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At the cusp of a fifth decade of action-movie mayhem, Sylvester Stallone says his No. 1 opening with “The Expendables” ranks among his top career thrills. The muscle-bound multihyphenate chewed the fat with THR’s Carl DiOrio about the successful launch of the Lionsgate-distributed picture, which follows the exploits of a group of foreign mercenaries featuring some of the past decades’ biggest action stars.
THR: So “The Expendables” opened bigger than anything else you have directed. It seems you’re still setting personal bests.
Stallone: I didn’t do this all by myself. It was a movie about teamwork, and the team helped make it a success. I always say that if you are a star — even a faded star — the light never goes out. You just need to rekindle it.
THR: Have you written a script for a sequel to ‘The Expendables’?
Stallone: It’s plotted out in my mind’s eye. I believe this group has to continue to evolve; it just can’t become the same people. So how do you get new people introduced into the group, and how do you have some of the other people leaving? Those are the challenges.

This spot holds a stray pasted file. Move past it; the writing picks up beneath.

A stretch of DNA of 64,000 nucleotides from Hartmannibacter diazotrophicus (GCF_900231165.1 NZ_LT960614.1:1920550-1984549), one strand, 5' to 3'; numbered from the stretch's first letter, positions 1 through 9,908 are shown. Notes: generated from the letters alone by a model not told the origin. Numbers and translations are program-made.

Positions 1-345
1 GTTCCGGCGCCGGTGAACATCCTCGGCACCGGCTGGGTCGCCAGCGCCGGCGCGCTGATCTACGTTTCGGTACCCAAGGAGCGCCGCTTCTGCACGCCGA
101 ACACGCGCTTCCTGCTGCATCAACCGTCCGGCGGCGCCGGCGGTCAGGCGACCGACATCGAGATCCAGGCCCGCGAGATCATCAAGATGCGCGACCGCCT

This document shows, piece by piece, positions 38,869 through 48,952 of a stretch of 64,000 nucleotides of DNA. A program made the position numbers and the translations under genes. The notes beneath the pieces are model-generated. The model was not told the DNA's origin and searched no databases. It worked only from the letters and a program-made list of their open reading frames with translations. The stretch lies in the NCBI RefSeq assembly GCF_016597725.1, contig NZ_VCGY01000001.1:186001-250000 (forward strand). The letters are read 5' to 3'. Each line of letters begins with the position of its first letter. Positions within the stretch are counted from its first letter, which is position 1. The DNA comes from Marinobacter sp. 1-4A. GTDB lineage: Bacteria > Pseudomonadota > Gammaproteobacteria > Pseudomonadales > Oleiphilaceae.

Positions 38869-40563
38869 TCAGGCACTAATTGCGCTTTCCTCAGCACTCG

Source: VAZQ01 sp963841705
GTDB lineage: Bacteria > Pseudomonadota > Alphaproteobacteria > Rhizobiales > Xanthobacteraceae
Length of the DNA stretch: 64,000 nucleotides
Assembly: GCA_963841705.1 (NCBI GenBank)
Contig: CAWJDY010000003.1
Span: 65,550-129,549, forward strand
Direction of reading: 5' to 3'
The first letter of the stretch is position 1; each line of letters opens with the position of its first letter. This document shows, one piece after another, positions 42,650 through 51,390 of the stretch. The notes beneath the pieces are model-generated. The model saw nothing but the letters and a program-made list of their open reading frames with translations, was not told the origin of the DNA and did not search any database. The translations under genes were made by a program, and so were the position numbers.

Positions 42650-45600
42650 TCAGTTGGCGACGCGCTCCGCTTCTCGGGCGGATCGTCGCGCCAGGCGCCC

THR: So the challenges remain, eh?
Stallone: My proudest moment ever was not “Rocky,” it was the last Rocky picture, “Rocky Balboa.” To be able to meet the challenge of completing that series after all these years, that was great. But this one here tops that — not in an emotional way but for excitement. This should have never happened. (Producer) Avi Lerner really took a big gamble on me with this when nobody else would. I know because I heard about it every day! He kept worrying about the reviews.
THR: ‘The Expendables’ was never going to be a critical darling.
Stallone: Most action films tend to rub people the wrong way. This is not to disparage critics, but the more physical and brutal an action film is, the least well it is received. It’s actually a barometer I use. That, and how many times I hurt myself.
THR: Things turned out well enough though.
Stallone: I never thought we would win this weekend, as we were up against some tough competition. I told Lionsgate and (CEO) Jon Feltheimer and Avi that I’m so grateful how those guys just dug in. Lionsgate hung tough and opened the purses. The campaign worked because it was honest. What you saw in the campaign was what you got. This movie is pure escapism. You just buckle up and enjoy a rocket ship ride down memory lane.
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